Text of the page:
Sunday, December 12, 1999

TR Spain

Calvia Marathon
Mallorca, Spain
(11/30 –12/12/99)

I last left off on my way to Seville by train from Huelva. Upon arrival in Seville, I made my customary visit to the tourist office to find a hotel room. No $30 modern rooms here! But I did find a room in a 2-star hotel in old town ($50) just a few blocks from the Rio Guadalquivir that runs through the middle of the city. No English channels on TV and in fact no English-speaking desk clerks either. I found this to be the norm in Southern Spain and Portugal –very few people, even in the service industry, spoke English! My first chore was to get in delightful 8-mile training run along the Guadalquivir River. There is a great bike path along the river that passes many of the tourist attractions.
I really like Seville. It is a very old city and the streets are narrow and wind in all directions. I learned quickly not to-and I repeat- not to leave the hotel room without a map. A compass would also be helpful! The city is divided into sections such as Santa Cruz where the cathedral is. It is the third largest cathedral in the world. El Arenal has the bullring, one of the most famous bullrings in the world. Macarena has the only remaining section of the original defense wall and the Macarena Church that contains the Virgen de Macarena that they dress and parade through the streets each week. Triana, south of the river has many great shops and restaurants and is connected to the north side via some really strange architectural bridges. One thing I will note about Spain and Seville. They don’t seem to know what to do with things after they build them. They have several buildings that were built for the 1939 Trade Fair and the World Expo in 92 that are still sitting there. They are neat buildings but they are not being used for anything?
The city is place of such contrasts that I really liked it and would go back anytime. My last evening in Seville was very pleasant and memorable. As I was walking back to the hotel after an early (10pm) dinner I passed a small taverna or bar where a group of 10 local musicians had gathered to jam. They had guitars and other string instruments that I didn’t recognize plus a piece of hollowed-out wood that looked like a coconut that was beat with a piece of wood. The bar only held about 20 customers plus the musicians. I didn’t understand a word they said or sang but they were great! They played until 2am when they broke up because some had to work the next day? I learned that they had been doing this every Wednesday for the last ten years. I bought them a round about 1am and the bartender gave me a look like “crazy gringo”. I guess that is not the custom there but it only cost me $15 to listen to some great music for three hours!
But it was time to get some sleep and move on to Valencia. So I spent the next day touring around Seville and caught a night train to Valencia. I tried desperately to get a private sleeper cabin but was not successful. Nobody at the train station spoke a word of English but what pissed me off the most is that they wouldn’t even try to help me. As a result I got a bunk in a six-person couchette in 2nd class! There were only four of us and none of my roommates spoke English but two of them snored!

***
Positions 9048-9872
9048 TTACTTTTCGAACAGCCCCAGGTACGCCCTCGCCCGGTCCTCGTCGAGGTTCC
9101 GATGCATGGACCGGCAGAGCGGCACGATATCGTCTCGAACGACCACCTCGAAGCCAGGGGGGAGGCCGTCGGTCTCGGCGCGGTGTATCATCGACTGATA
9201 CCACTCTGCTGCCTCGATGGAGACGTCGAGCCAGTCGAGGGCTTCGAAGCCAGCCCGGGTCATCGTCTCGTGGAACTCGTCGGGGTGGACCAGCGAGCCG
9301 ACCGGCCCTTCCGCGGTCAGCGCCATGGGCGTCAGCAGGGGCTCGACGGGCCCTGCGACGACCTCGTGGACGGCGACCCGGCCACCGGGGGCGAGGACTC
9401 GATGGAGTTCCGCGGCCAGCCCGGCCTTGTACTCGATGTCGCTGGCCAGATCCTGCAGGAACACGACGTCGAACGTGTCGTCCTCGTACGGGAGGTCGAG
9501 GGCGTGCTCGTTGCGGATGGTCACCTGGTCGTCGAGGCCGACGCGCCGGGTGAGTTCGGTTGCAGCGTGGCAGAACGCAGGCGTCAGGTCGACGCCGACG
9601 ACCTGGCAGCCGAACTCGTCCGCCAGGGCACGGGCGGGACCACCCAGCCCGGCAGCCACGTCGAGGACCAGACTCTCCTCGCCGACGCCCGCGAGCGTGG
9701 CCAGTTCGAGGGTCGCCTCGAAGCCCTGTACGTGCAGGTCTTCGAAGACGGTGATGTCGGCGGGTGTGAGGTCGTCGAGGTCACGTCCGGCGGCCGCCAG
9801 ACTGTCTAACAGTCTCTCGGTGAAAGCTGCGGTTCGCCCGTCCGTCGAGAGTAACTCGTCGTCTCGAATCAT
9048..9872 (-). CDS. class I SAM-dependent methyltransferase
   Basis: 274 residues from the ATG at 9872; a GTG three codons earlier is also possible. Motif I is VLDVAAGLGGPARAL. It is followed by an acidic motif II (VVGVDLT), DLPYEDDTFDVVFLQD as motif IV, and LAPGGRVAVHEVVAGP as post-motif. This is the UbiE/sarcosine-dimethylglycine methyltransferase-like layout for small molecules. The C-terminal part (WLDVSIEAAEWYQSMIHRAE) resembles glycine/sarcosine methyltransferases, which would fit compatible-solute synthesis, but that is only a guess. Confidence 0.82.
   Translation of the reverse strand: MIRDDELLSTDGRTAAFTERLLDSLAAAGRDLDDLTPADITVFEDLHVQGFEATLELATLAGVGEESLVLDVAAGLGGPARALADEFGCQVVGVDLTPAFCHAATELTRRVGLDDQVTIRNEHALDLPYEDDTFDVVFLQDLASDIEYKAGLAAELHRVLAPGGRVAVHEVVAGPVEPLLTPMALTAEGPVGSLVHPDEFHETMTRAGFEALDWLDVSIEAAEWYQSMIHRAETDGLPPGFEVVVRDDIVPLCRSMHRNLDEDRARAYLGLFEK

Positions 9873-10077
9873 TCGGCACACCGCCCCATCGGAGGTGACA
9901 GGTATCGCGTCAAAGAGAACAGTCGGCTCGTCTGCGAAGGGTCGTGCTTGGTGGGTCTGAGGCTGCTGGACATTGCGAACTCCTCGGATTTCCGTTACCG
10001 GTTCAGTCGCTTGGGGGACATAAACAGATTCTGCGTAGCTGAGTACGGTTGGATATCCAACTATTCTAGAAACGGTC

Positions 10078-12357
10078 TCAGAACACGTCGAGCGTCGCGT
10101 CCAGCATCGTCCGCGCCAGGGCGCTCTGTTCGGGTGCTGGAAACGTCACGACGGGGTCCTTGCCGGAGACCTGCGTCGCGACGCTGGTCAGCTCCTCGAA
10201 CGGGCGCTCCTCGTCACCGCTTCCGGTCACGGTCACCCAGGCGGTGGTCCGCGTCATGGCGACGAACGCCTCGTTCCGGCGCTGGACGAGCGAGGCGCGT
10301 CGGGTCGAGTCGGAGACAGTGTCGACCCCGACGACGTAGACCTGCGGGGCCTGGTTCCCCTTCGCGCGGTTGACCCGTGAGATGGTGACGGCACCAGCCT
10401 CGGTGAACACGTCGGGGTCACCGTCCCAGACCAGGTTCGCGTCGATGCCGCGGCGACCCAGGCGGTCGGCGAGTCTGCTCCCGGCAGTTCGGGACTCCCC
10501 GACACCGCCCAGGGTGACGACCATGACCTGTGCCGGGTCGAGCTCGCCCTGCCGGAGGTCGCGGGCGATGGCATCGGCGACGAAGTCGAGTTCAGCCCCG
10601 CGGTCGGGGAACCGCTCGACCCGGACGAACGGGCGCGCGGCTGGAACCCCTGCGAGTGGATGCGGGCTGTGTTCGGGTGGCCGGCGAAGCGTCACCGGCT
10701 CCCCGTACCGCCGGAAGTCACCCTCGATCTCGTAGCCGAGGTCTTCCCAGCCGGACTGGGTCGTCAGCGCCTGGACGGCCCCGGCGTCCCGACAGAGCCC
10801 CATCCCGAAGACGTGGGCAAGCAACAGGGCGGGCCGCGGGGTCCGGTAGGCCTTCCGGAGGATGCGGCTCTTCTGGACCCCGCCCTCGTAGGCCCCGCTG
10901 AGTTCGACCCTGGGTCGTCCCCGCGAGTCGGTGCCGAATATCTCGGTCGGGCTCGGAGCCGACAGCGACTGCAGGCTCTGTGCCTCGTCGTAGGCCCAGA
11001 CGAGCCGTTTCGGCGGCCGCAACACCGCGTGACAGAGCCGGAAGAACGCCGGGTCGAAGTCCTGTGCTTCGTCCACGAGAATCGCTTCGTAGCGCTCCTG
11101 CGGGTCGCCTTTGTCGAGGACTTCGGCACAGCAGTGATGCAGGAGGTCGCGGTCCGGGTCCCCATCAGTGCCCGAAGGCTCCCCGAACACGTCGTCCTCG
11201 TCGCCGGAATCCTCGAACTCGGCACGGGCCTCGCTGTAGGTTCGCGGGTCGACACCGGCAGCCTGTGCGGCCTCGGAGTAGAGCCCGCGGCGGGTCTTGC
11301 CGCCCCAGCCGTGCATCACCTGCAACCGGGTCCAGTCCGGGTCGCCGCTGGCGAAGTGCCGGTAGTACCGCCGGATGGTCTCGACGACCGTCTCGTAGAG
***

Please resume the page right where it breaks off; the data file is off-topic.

I arrived in Valencia at 6am and the city had not awakened yet. I found the bus to take me to the port but discovered even the ferry terminal didn’t open until 9am like the rest of the city and country! So I walked around until I found a taverna open and had a bacon bocadillo for breakfast. Then I made my way back to the ferry terminal where I booked a private first class cabin on the night ferry. It cost me $70 over the ferry ticket but at this point I wanted to make sure that I didn’t have to listen to someone snoring again! Then it was off to explore the city in one day –which is enough. Valencia is not a very pretty city. There are only a few old buildings remaining, the cathedral, a few palaces and some fortification towers. I took the metro out to the beach area that was actually very nice and had hoped to have good seafood dinner but alas, the restaurants were closed until 9pm and the ferry departed at 11pm. So I went back into town and found an Irish pub. Since I was wearing my Dublin Marathon shirt I got great service and an excellent bowl of Irish stew that was a great change from the terrible Spanish food. There were a few areas of Valencia that did impress me. One was the Turia riverbed. The Turia River used to flow through the middle of the city until 1956 when there was a very destructive flood. So they dammed the river off at both ends of the city and diverted it around the city. They left the old riverbed in its natural state and converted it to parkland through the city. No concrete. Just soccer fields, tennis courts and jogging paths. At the end closest to the sea they are building a new science and technology city. The buildings are very modern and unique, something like the Sydney Opera House. The Planetarium looks like a human eye and the Aquarium looks like a human skeleton. I would think that these buildings will become world-famous when they are completed. I found these more interesting than the chalice in the Cathedral that is supposedly from the Last Supper!